Dickin Medals – the ‘animals’ VC’ - were established in 1943 by the People’s Dispensary for Sick Animals (PDSA) to recognise acts of bravery by birds and animals during wartime. They were named after Maria Dickin, PDSA founder.
On November 17, a dog called Mali became the 69th recipient of the honour. Mali was seriously injured when helping British and Afghan Special Forces to clear a building in the capital Kabul in 2012 following a Taliban attack.
Another 31 dogs have received a Dickin Medal, along with four horses, a cat and 32 Second World War messenger pigeons.
Carrier pigeons were often used as military messengers in both world wars because of their homing ability, speed and altitude.
Princess, a smokey blue carrier pigeon hen, was one of them. The medal was given posthumously for carrying an important message from Crete to Alexandria while serving with the RAF in 1943.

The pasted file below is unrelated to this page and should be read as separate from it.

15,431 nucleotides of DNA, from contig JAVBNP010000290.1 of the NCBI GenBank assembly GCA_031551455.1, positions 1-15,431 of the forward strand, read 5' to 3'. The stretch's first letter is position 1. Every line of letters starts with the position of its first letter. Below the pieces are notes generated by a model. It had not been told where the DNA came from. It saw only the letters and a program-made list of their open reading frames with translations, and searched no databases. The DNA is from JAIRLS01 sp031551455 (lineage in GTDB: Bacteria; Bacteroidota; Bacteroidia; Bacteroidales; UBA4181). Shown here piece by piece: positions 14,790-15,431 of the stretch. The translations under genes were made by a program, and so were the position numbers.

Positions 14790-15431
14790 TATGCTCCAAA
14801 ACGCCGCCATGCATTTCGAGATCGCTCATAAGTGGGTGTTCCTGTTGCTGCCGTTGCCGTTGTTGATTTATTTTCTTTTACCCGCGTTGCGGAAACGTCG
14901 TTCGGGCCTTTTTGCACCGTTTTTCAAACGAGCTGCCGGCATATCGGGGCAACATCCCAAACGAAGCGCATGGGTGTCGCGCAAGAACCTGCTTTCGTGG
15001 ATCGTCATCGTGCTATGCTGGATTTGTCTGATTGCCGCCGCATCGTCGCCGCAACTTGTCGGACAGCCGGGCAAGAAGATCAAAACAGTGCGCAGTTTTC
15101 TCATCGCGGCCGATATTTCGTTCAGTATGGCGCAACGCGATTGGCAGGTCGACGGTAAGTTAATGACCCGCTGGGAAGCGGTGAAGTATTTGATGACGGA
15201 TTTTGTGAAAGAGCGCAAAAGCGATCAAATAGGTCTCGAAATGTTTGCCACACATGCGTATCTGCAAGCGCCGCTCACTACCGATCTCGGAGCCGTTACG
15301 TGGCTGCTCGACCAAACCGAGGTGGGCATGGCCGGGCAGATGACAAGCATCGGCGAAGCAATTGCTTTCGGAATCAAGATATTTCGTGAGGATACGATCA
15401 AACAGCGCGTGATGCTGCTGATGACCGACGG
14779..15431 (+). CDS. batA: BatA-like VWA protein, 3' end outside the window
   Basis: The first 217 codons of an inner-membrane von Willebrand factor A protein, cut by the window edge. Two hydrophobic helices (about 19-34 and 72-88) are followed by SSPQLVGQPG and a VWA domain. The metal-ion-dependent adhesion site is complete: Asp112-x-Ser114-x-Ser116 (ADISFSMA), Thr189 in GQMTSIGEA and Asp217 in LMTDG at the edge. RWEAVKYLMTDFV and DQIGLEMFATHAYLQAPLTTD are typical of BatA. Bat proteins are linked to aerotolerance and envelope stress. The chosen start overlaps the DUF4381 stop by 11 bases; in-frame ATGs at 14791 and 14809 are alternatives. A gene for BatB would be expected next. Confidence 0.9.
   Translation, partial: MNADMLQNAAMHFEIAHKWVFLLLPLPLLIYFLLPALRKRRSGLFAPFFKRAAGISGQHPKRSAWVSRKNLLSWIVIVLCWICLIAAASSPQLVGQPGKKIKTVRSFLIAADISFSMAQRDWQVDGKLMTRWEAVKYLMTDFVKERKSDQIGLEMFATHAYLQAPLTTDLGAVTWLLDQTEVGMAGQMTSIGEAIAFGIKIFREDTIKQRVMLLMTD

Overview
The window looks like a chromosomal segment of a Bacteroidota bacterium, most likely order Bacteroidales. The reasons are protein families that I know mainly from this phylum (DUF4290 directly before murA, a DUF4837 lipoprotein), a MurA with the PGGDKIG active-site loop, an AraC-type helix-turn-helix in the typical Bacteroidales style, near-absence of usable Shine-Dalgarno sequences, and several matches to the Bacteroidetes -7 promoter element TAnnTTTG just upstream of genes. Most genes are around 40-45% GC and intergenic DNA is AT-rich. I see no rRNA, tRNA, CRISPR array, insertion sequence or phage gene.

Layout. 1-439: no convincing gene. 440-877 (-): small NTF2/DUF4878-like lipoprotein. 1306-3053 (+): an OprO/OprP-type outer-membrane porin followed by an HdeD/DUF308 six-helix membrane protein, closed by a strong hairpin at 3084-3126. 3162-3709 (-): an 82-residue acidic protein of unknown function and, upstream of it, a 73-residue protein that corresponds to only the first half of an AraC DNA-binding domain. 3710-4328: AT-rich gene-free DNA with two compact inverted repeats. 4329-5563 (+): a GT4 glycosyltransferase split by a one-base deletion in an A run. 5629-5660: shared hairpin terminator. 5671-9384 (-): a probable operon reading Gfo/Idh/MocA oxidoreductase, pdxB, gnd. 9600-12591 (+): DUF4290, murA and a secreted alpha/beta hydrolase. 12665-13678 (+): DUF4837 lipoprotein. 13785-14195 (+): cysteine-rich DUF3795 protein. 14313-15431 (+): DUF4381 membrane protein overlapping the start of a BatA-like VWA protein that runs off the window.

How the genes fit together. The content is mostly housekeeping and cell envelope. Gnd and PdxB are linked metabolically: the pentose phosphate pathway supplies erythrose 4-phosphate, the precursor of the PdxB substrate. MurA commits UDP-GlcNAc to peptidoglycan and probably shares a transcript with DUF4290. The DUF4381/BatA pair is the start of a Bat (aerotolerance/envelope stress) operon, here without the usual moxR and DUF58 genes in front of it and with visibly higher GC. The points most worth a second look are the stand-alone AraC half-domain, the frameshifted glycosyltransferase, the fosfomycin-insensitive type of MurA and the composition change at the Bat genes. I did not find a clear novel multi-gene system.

The flight of 'Princess 42 W.D.593' is listed by the PDSA as one of the finest performances of pigeons in war service: a staggering 500 miles mostly over water. Princess died before she could be awarded the medal so it was presented to a fellow RAF pigeon at a ceremony in May 1946.
The medal is accompanied by its certificate and explanatory letter and two press photographs of the award ceremony, with the lot overall estimated at £7000-10,000. This lot comes directly from the family of the trainer.
Medals awarded to famous animals tend to make higher prices. In April 2009 London auction house Spink sold the Dickin Medal awarded to Rip, a stray dog who had been found starving in Poplar, east London, after a heavy air raid in 1940, for £21,000. Adopted by the local ARP Warden, he acted as an unofficial rescue dog, sniffing out casualties trapped under buildings, and during the course of the war he located more than 100 air raid victims.
The Dickin Medal won by Commando, a Second World War carrier pigeon, made £8000 against an estimate of £5000-7000 at Spink in November 2004.